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Interrogating the devil: social and demonic pressure in The Witch of Edmonton.

In its tale of witchcraft, murder, and bigamy, Thomas Dekker, John Ford and William Rowley's The Witch of Edmonton (1621) powerfully dramatizes both social and demonic forces operating within a small rural community. Although a number of recent studies have discussed the play's depiction of the social causes of crime and of the witchcraft phenomenon, there has been less interest in its representation of supernatural causation, which is personified by a devil who appears throughout the play in the shape of a dog and brings about its tragic events. The Dog is often dismissed as a disappointing retreat by the playwrights into superstition, or else is rationalized away as an hallucination or as a purely symbolic figure. This essay contends that to downplay the importance of the Dog is to misunderstand the ways in which skepticism about witchcraft was typically articulated in the period. Reading the play as a demonological study--that is, as a text that attempts to define the boundary between social and demonic causation--reveals the intellectual sophistication of The Witch of Edmonton while acknowledging its roots in the belief systems of early modern England.

My reading of the play is inspired by Stuart Clark's important study of demonology, Thinking with Demons, which argues that studies of early modern witchcraft belief have tended to construct a simplistic opposition between demonology and rationalism by assuming that any early modern writer who discusses the role of demons in the material world must be credulous and retrograde. (1) Clark finds that modern historians tend to overemphasize the importance of the few early modern writers who appear to pre-empt post-Enlightenment thought on magic and devils. He argues that when discussing a period in which almost every thinker believed in the existence of demons that could influence human thoughts and actions, demonological writings must be taken seriously and cannot be disregarded as intellectually unimportant. The problems Clark finds in modern historical scholarship are also discussed in John D. Cox's recent study of stage devils in medieval and early modern drama. Cox contests the influential argument of E. K. Chambers that the presence of devils on the stage marks the introduction of secular elements to the drama--in other words, that stage devils are symptoms of skepticism about the supernatural. Cox instead makes a powerful case for reading stage devils as dramatizations of sincerely held beliefs about the presence of spirits in the material world that are the enemies of positive values, such as charity and communality. (2)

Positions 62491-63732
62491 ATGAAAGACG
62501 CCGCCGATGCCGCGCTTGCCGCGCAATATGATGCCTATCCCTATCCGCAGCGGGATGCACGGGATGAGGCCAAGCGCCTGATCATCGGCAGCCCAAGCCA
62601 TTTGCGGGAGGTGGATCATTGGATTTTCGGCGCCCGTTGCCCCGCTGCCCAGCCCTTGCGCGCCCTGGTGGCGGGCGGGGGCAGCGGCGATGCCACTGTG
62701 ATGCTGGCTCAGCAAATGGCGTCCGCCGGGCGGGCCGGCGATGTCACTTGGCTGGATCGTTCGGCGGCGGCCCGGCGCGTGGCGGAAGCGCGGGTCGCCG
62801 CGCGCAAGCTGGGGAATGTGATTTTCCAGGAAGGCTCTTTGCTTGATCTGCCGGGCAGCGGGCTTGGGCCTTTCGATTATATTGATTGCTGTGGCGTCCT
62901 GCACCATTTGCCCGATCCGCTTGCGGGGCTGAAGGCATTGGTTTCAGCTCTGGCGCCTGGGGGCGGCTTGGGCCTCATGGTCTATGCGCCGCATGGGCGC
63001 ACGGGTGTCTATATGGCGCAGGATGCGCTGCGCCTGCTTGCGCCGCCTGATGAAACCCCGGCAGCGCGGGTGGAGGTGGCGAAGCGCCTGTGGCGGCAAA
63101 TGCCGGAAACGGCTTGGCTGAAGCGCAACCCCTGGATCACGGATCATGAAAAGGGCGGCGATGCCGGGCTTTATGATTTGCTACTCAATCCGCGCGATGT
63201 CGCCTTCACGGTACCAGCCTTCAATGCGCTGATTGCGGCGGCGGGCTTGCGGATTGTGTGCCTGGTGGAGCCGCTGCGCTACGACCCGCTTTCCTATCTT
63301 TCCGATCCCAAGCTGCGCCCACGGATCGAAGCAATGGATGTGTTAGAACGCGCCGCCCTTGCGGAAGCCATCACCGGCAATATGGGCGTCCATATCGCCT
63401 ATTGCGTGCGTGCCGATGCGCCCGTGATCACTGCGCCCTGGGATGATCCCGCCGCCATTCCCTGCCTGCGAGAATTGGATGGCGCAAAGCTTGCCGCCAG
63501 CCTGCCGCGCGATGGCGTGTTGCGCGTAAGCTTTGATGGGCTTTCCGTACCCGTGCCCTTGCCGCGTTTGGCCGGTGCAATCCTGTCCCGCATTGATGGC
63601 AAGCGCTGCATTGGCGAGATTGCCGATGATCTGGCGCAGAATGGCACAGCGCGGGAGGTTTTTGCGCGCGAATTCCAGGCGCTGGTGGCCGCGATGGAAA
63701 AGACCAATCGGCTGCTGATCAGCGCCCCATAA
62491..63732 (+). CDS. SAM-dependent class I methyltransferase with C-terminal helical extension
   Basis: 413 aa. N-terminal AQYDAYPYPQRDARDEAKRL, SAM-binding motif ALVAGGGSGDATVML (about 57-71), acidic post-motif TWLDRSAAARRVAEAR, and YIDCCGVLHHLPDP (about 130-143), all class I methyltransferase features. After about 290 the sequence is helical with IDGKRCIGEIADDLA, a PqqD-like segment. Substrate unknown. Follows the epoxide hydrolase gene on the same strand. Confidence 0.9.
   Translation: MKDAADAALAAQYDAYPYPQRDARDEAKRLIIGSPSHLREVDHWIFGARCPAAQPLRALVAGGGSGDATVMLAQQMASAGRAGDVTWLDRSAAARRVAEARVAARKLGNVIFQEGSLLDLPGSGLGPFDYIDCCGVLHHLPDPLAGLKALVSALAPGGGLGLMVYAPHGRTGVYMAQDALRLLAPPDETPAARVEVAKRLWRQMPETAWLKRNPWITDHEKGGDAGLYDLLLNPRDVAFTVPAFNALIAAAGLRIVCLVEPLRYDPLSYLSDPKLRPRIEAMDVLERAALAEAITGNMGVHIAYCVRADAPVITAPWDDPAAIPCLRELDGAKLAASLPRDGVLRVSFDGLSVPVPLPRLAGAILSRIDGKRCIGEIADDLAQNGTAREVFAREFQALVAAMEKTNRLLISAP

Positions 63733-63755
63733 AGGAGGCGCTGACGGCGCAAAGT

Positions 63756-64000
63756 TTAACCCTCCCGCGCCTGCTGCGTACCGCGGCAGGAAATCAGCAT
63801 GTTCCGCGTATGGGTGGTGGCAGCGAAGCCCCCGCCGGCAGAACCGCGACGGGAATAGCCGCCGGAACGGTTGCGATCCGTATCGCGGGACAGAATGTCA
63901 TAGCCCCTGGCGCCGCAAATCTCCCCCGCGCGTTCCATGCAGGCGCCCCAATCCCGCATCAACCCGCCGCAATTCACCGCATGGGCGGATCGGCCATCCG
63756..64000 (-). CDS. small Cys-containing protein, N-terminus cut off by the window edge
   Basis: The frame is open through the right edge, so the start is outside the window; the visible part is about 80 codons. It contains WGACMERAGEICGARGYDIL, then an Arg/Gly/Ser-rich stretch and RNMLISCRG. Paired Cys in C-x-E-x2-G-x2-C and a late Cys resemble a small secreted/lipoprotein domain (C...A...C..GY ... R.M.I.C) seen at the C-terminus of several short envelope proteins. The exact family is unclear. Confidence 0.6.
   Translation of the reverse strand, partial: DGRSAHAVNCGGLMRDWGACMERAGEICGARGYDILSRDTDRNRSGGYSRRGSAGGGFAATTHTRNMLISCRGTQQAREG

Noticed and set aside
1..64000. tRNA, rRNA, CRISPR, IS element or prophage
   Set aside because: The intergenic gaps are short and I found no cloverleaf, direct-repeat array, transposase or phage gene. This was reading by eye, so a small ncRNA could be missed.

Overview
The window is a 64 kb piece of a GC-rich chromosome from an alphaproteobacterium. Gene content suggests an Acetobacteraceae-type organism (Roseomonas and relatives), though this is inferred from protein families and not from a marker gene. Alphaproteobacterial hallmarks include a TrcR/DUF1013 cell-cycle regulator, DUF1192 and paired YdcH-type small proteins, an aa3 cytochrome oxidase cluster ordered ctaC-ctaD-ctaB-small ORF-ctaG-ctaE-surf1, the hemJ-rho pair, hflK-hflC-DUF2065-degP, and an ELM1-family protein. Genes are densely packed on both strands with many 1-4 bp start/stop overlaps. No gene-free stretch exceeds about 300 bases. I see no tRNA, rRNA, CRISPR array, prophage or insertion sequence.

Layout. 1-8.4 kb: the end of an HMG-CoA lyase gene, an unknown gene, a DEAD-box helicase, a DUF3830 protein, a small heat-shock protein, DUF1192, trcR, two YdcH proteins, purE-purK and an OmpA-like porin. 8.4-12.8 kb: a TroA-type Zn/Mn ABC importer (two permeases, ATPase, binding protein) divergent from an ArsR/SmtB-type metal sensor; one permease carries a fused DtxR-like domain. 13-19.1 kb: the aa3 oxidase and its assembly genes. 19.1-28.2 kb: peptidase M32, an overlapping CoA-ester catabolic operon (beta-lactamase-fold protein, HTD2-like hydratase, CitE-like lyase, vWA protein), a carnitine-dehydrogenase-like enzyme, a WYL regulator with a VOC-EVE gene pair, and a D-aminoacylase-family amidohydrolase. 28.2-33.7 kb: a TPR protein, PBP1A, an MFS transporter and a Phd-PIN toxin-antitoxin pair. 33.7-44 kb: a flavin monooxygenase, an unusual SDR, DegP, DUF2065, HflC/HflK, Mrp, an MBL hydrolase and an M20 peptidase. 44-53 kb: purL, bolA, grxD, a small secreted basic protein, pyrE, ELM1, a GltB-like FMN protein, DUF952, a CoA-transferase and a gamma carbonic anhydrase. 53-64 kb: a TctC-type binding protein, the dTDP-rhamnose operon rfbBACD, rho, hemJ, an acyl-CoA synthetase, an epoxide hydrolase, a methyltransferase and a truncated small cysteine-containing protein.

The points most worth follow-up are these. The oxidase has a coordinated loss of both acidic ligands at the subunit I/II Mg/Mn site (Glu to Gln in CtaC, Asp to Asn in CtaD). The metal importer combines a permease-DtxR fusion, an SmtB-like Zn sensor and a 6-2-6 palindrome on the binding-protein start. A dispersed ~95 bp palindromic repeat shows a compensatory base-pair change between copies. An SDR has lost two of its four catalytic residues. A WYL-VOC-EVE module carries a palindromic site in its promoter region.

Although his discussion of The Witch of Edmonton is brief, Cox's arguments are highly applicable to the play, which features a splendidly frightening and entertaining devil in the shape of a black dog. Despite the Dog's important role in the play's events, criticism of the play has tended to focus on those elements of it that seem skeptical about supernatural causation, while leaving comparatively unexamined those elements that emphasize the Dog's agency in bringing about the play's events. It is certainly true that the play's depiction of Elizabeth Sawyer, an old woman scapegoated as a witch by her neighbors, is one of the most sober and skeptical accounts of the witch craze in the drama of the period. (3) Similarly, the depiction of Frank Thorney's slide into bigamy and murder emphasizes its origin in his fear of poverty and social scandal. (4) Yet, as Jonathan Dollimore notes, while the play places " [an] emphasis upon identity as socially coerced" it also depicts Sawyer actually becoming a witch after making a pact with the Devil, (5) and the same Devil apparently provokes Frank's murder of his second wife. For modern readers, these interventions by the Dog may indicate a retreat into superstition, sensationalism, or even silliness, (6) and the importance of the Dog's power in the play's intellectual framework may be overlooked.

This essay argues that focusing on the social causes of crime at the expense of the demonic obscures the intellectual complexity of The Witch of Edmonton. The dramatists deliberately highlight the two forms of causation in order to stage a debate about the location of the boundary between them. In so doing, they draw on two demonological texts, adapting them to draw their own distinctive conclusions. Furthermore, they use the clown plot, which is usually dismissed as naive comedy, to deliver the play's conclusions clearly and inventively. The play is thus carefully constructed to draw a specific conclusion: it is not, as has sometimes been claimed, ideologically or structurally incoherent. (7) While its conclusions do not always agree with post-Enlightenment thought, The Witch of Edmonton remains the most serious and intelligent exploration of witchcraft and devils in the drama of the period.

I. Social Pressure vs. Demonic Pressure